Wednesday, 16 March 2011
The Immortal Life of Henrietta Lacks
I’m not a big reader of non-fiction books but the story of Henrietta Lacks and the immortal cell line that came from her cervical cancer cells in 1951 appealed because of the human interest story and the ethical issues surrounding the case.
Product description, pitched from Amazon - Her name was Henrietta Lacks, but scientists know her as HeLa. Born a poor black tobacco farmer, her cancer cells -- taken without her knowledge -- became a multimillion-dollar industry and one of the most important tools in medicine. Yet Henrietta's family did not learn of her 'immortality' until more than twenty years after her death...
The book is well written and is mostly well told, the story of Henrietta, what happened to her cells once they were removed and the impact on her family is interesting and makes for a gripping read. The science is not overdone and is dumbed down enough to appeal to a large audience. That’s not a criticism, the author decided to focus on the human element side so has not gone into too much technical detail on the science thus giving the book more appeal.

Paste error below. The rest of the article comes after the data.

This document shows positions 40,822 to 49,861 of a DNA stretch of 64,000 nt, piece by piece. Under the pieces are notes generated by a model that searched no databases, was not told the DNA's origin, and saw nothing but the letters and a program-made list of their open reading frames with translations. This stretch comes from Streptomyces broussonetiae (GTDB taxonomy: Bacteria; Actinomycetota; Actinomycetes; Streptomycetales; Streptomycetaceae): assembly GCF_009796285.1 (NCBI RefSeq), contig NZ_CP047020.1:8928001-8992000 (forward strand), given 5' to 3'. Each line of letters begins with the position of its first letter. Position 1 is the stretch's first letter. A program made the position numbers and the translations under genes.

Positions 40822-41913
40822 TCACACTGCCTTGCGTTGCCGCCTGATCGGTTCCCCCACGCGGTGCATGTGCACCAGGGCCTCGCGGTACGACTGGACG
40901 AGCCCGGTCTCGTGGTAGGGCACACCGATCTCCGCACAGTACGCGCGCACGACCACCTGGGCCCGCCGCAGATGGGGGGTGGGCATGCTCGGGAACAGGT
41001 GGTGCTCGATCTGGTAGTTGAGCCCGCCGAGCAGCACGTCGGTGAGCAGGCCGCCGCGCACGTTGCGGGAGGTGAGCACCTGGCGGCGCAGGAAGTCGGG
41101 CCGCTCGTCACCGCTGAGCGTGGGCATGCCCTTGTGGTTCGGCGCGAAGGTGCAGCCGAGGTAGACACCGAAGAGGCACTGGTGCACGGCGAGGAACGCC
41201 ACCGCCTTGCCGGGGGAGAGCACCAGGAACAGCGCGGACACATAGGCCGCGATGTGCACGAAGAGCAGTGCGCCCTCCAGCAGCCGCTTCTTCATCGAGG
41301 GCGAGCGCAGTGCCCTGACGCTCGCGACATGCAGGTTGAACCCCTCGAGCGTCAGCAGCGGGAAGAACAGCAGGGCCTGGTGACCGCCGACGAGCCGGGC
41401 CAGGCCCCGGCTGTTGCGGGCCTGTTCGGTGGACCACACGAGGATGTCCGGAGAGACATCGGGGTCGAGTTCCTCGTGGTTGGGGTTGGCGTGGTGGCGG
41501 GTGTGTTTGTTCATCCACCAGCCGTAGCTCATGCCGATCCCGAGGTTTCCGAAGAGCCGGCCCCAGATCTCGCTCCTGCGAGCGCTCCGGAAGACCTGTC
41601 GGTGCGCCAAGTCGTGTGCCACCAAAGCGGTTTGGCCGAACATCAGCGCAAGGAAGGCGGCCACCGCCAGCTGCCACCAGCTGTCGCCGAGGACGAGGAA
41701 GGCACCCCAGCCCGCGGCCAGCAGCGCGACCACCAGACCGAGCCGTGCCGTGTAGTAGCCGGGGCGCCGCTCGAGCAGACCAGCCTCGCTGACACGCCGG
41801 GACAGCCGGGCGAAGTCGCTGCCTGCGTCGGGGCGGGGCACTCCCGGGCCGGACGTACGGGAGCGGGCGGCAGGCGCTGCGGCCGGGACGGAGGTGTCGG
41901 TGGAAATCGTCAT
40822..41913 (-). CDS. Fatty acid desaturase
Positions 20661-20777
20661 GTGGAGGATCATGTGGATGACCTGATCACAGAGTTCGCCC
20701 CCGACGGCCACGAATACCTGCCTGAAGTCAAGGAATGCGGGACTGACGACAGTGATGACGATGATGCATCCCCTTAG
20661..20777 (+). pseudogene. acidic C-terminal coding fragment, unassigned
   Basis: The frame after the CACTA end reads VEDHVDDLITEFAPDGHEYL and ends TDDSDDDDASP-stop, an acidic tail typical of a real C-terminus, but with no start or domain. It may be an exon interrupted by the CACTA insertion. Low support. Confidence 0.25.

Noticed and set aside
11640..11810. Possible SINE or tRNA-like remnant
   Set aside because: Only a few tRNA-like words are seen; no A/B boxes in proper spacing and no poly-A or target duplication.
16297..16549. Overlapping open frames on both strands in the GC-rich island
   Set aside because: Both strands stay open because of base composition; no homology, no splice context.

The book contains details of Henrietta's life and death, the medical advances made possible as a result of Henrietta's cells and information on the ethics surrounding the issues raised. Unfortunately though the author only half succeeds on human story side as the book started to go downhill during the second part of the book.
Skloot relied very heavily on the co-corporation of the Lacks family to gain information that she needed for her book. The Lacks family could have at any point cut Skloot off and as a result a troubled relationship between Skloot and Henrietta’s daughter Deborah springs up which the Skloot chooses to focus on during much of the second part of the book which gets in the way of the more interesting story. I would have liked to have learnt more about why Henretta's cells were so important rather than endless details about how Deborah refuses to take her calls.
At 300 pages this book is too long but this is a book still well worth reading as it is interesting and very accessible.
Posted by Jess